My dad grew up near Lake Superior in Northern Ontarioin small town called Wawa.  When he grew up, Wawa had no highway connecting it to the rest of Canada and no TV.  My mom grew up just outside of Hamilton in a town called Ancaster.  So my mom was a city girl.  They met when my dad was going to University in Hamilton.  Eventually my dad took my mom back to Wawa.  On one trip he took her moose hunting.  My mom and dad were in one canoe and my grandfather and Edward Nimmon were in another.  My grandfather and Edward went to one end of a peninsula and pushed bush to drive the moose towards my mom and dad at the other end.  My mom described it as a beautiful day.  It was warm.  They tied up their canoe at the bottom of a little six foot cliff, scrambled up the rocks and got comfortable.  They just had to wait until the moose showed up.  Then my mom remembers a distant rustling and cracking noise.  The noise was getting louder.  And louder.  Then in my mom’s mind everything started to shake like an earthquake.  She said, “Bob, I’m scared we have to go!”  My dad gently convinced my mom to stay and got prepared to shoot the moose that was going to pop out of the bush.  But my mom was going to have none of that.  She told my dad she was going to jump off of the 6 foot cliff into the canoe below and paddle away to safety.  Now my dad had a decision to make.  Take the shot at the moose his dad and hunting partner had pushed through the bush or save his wife and their canoe.  So he probably made the right decision and put down his rifle.


Human beings are notoriously bad at assessing risk.  My mom was convinced the moose was going to do her such harm that she was willing to jump off a cliff into a canoe.  That would have been an obvious overreaction to the risk she was facing.


I had a patient ask me about an article in the Canadian Medical Journal.  The patient had heard an interview with a doctor about this article and it had scared her.  During the interview it was said that if someone was taking an antidepressant and ASA together, the patient would bleed a lot.  The interview said that doctors and pharmacists didn’t know about this interaction.  The interview said maybe patients shouldn’t trust their doctors and pharmacists.  Was this interview an overreaction to the study?  Let’s review what the article said.


In the September 26, 2011 edition Labos et al published a paper about the risk of bleeding when a patient took an SSRI and antiplatelet therapy together.  SSRI stands for Selective Serotonin Reuptake inhibitor.  An SSRI is a type of antidepressant.  The original SSRI was prozac, but the class now includes several other products like paxil or paroxetine, zoloft or sertraline and celexa or citalopram.  Antiplatelet agents include ASA and clopidogrel or plavix.  These medications are used to thin the blood to prevent heart attacks and strokes.  They are often given after a patient has a heart attack to prevent another one.  The paper was an interesting read.  The authors did say that if an SSRI and ASA or clopidogrel were taken together the chances of bleeding went up.  And no, I didn’t know about this interaction before I read this study.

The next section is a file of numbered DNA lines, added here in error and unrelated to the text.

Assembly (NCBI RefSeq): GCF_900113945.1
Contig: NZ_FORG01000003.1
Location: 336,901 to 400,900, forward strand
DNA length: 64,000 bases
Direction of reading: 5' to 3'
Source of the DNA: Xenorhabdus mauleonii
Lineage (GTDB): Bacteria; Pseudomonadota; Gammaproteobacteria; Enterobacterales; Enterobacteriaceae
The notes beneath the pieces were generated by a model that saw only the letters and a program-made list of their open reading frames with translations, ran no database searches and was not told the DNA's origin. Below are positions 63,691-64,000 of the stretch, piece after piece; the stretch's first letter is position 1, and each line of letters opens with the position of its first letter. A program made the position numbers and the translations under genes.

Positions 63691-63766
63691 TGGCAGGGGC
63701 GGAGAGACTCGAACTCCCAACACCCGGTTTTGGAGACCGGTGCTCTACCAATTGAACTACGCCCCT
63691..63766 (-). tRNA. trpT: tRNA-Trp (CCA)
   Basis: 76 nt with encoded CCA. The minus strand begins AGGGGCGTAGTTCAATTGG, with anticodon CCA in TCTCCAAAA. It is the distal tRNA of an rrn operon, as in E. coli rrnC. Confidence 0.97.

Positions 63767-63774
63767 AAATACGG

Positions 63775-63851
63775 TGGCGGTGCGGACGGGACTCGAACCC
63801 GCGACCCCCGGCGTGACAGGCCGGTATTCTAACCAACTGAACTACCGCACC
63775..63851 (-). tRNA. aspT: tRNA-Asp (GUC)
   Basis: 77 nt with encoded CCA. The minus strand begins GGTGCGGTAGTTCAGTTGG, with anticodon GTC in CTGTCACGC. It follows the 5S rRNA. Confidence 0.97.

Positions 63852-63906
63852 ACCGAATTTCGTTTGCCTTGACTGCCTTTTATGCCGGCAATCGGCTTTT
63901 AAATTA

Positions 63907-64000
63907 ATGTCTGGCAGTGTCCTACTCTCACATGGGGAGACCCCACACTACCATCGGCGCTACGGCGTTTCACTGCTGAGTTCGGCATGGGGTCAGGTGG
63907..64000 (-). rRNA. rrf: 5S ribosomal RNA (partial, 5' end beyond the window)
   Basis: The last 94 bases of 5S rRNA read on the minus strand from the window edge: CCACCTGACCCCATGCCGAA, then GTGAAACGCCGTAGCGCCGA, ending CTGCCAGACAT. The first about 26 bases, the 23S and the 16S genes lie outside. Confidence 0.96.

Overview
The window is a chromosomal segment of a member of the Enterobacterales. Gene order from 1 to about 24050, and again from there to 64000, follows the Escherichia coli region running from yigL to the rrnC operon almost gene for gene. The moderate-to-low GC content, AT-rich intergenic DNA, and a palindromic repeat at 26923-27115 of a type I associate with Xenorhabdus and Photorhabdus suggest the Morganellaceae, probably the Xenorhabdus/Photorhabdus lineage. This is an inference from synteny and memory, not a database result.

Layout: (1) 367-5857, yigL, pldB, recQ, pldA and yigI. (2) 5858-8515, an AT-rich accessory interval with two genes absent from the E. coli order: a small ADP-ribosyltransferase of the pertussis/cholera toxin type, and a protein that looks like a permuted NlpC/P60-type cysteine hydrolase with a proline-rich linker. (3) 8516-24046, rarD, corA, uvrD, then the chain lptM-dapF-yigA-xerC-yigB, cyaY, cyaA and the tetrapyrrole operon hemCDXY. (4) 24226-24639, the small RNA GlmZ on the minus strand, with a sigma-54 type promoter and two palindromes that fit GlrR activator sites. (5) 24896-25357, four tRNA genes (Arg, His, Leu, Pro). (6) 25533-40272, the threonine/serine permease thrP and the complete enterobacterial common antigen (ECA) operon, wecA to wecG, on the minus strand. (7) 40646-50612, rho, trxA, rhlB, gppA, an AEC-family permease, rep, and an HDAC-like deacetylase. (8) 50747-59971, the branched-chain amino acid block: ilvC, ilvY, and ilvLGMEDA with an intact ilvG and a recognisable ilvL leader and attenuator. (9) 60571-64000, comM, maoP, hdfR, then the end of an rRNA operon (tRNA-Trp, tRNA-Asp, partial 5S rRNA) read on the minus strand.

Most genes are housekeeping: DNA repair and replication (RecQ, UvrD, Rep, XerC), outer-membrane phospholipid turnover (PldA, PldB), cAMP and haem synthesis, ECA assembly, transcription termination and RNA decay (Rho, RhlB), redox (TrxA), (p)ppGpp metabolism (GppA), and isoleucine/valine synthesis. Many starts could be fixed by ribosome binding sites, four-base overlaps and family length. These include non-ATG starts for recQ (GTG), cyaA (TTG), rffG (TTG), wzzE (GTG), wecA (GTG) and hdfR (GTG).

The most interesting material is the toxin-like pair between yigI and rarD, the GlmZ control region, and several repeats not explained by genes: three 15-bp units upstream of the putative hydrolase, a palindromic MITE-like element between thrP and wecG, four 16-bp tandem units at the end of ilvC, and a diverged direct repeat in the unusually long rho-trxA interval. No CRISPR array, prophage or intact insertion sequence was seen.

The study looked backwards on the records of 27, 058 patients who were over 50 and discharged from the hospital after a heart attack.  The authors followed the records of these patients until they were admitted to the hospital with a bleed, a heart attack, the patient died or the study period ended.  The authors of the study concluded patients on an SSRI plus either ASA or clopidogrel or both have an increase chance of a bleed.  But the study was not perfect.  To begin with it wasn’t a double blind placebo controlled trial.  That means the people running the study weren’t able to control what the study subjects were doing.  For example the authors only knew if a patient filled their ASA by prescription.  They had no idea if a patient went and bought ASA over the counter and used it.  The study authors had no idea if patient bought other things over the counter that cause stomach bleeds like ibuprofen.  The study authors had no idea if the patients actually took their drugs.  They only know the drugs were purchased at a pharmacy.  So although the study results are interesting, they should be confirmed by other studies before we leap to any conclusions.


Next let’s assume SSRI’s when given with ASA or clopidogrel increase the chance of a stomach bleed.  Should we never ever put someone on ASA and an SSRI?  As usual we would have to balance the risk versus the benefit.  If we had a patient in her 40’s who was at risk of a stroke and was also depressed, what should we do?  Given such a patient is at low risk of a stomach bleed, the doctor might rightly decide to put her on an SSRI for her depression and ASA to prevent a stroke.  The doctor should monitor the patient for signs of a stomach bleed, but taking the two medications together would be possible.


I’m glad this study was brought to my attention.  Although I don’t think an interaction between SSRI’s and antiplatelet medications has conclusively been proven, if possible I will recommend a patient not to take both.  But I don’t want anyone to rush out and throw away either their ASA or their antidepressant.  The risk of a bleed is not 100%.  Your doctor may think the bleeding risk is low in your case.  In any case discuss your concerns with your doctor before you do anything rash.  Otherwise you will be jumping into a canoe from a cliff.


As always if you have any questions or concerns about these or other products, ask your pharmacist.


CMAJ article


Have you heard Trevor on the radio?  Listen to 730 CKDM Tuesday Mornings at 8:35 am!  We now have most of the articles published in the Parkland Shopper on our Website


The information in this article is intended as a helpful guide only.  It is not intended to be used as a substitute for professional advice.  If you have any questions about your medications and what is right for you see your doctor, pharmacist or other health care professional.

Antidepressants and Blood Thinners – Audio

By Trevor Shewfelt.  Recorded by the nice people at 730 CKDM, The Parkland’s Best Music

Audio clip: Adobe Flash Player (version 9 or above) is required to play this audio clip. Download the latest version here. You also need to have JavaScript enabled in your browser.